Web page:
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Saturday, May 9

The Concierge Economy: "Now there's an Uber for everything"

A Wall Street Journal editor's top pick for comments on Greg Fowler's investigative report about on-demand app services:
I disapprove. (note: written by S. Rajagopal's reading and commenting concierge he hired through Commentr)
By Sriram Rajagopal
I don't think such an app exists, but Rajagopal has probably given some entrepreneur an idea. Looking back, it was inevitable that smart phone apps would generate their own services but the surprise is how many routine, time-consuming chores the on-demand concierge apps already cover.

The "big idea" driving them, as Fowler reports, is that app companies "can take advantage of previously underused resources, including both temporary workers and things like empty parking spots. This can make an on-demand concierge economy both convenient and efficient."

But can Uberizing every bothersome chore for the busy middle- to upper-income person really work on a large enough scale to make the service apps anything more than a cottage industry?

Fowler, who turned himself into a guinea pig to write the article for WSJ, was on the whole pleased with the variety of concierge app services he road tested, although he mentions hearing horror stories about laundry and shipping service app concierges. Quality control is still a problem, and lot of the startups quickly crash and burn.  But in the big American cities it's already working, although there are still kinks to be worked out:  
There are big questions about whether these apps will be allowed to call their workers contractors, instead of employees who get benefits and overtime pay. Many of them offer basically minimum-wage work and a lot of risk, which might make it hard to keep a stable staff."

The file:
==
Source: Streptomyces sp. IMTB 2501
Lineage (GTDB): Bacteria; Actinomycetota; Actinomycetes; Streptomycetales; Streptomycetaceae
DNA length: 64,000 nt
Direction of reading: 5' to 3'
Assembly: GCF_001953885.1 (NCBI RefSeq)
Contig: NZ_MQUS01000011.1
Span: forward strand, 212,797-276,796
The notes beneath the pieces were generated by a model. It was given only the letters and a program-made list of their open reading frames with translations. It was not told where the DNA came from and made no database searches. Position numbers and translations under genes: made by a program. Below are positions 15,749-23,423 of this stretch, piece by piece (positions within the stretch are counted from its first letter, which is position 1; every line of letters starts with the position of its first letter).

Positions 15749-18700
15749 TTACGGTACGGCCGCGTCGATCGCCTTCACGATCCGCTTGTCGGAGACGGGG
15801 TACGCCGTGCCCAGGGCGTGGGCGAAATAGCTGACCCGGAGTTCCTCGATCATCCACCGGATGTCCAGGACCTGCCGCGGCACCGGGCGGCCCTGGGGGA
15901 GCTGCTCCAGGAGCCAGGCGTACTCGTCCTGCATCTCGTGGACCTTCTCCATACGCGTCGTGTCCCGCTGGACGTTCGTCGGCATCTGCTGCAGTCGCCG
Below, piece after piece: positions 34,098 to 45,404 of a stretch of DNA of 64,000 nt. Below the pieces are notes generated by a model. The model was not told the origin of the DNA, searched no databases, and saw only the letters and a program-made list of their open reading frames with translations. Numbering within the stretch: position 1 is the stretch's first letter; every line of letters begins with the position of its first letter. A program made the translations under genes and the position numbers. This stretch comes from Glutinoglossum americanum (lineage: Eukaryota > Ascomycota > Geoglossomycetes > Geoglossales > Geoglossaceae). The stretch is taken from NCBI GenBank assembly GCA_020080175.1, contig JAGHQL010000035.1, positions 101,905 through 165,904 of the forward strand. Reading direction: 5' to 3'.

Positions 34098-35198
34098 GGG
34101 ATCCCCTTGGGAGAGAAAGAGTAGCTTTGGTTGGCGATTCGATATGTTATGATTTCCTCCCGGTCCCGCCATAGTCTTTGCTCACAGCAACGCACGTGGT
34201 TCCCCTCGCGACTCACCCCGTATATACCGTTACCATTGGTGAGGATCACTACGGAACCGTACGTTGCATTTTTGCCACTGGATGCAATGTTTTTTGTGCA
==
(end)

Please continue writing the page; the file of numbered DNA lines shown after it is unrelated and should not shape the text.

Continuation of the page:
Bottom line:  if an app concierge can bring in a service for the same cost or cheaper than doing it yourself, there will be enough customers to sustain the apps -- unless the competition gets so saturated that only the Big Box approach can make a profit.  So then we could see just a few companies offering a wide range of app concierge services.

And they would probably focus on the biggest cities. As Fowler notes, most of the on-demand services wouldn't make sense in regions with broad streets and plentiful parking.

Except in two striking instances. The concierge apps are a boon for the elderly no matter where they live, and for anyone who needs a doctor and can afford to pay cash for the house call:
The Heal app sent an excellent Stanford-trained doctor to my door to check out an injury in under an hour, but I paid $99 for the convenience. (My insurance wasn’t accepted.)
It's more than convenience. The medical industry in the USA is out of control and a casualty of the situation is doctors themselves.  Fowler's bill would have been a lot higher than 99 bucks if he'd had to go through an insurance company, but the expense of processing the mountains of insurance claims is breaking many MDs and skyrocketing the treatment fees just so they can break even.  

The doctor apps are a way to connect MDs with patients who will pay cash (or via credit card) for treatment, allowing the MDs to reduce their fee.  In time, the approach would greatly benefit both doctors and patients.

Finally, I note from Fowler's article that a big promoter of the concierge apps is an Indian.
... Venky Ganesan, managing director at venture-capital firm Menlo Ventures, which has invested in Uber, Munchery (food delivery), UrbanSitter (baby sitting) and Rover (dog sitting), among others. ... 
I wonder if Ganesan is from Mumbai.  The business model of the city's famous tiffin wallahs is the forerunner of the on-demand app, and the wallahs have been delivering home-cooked lunches on demand to office workers for a lot longer than the Internet has existed  The wallahs now do a brisk business in American big cities, especially New York, but here we see that as with so many bright ideas, old is new again.

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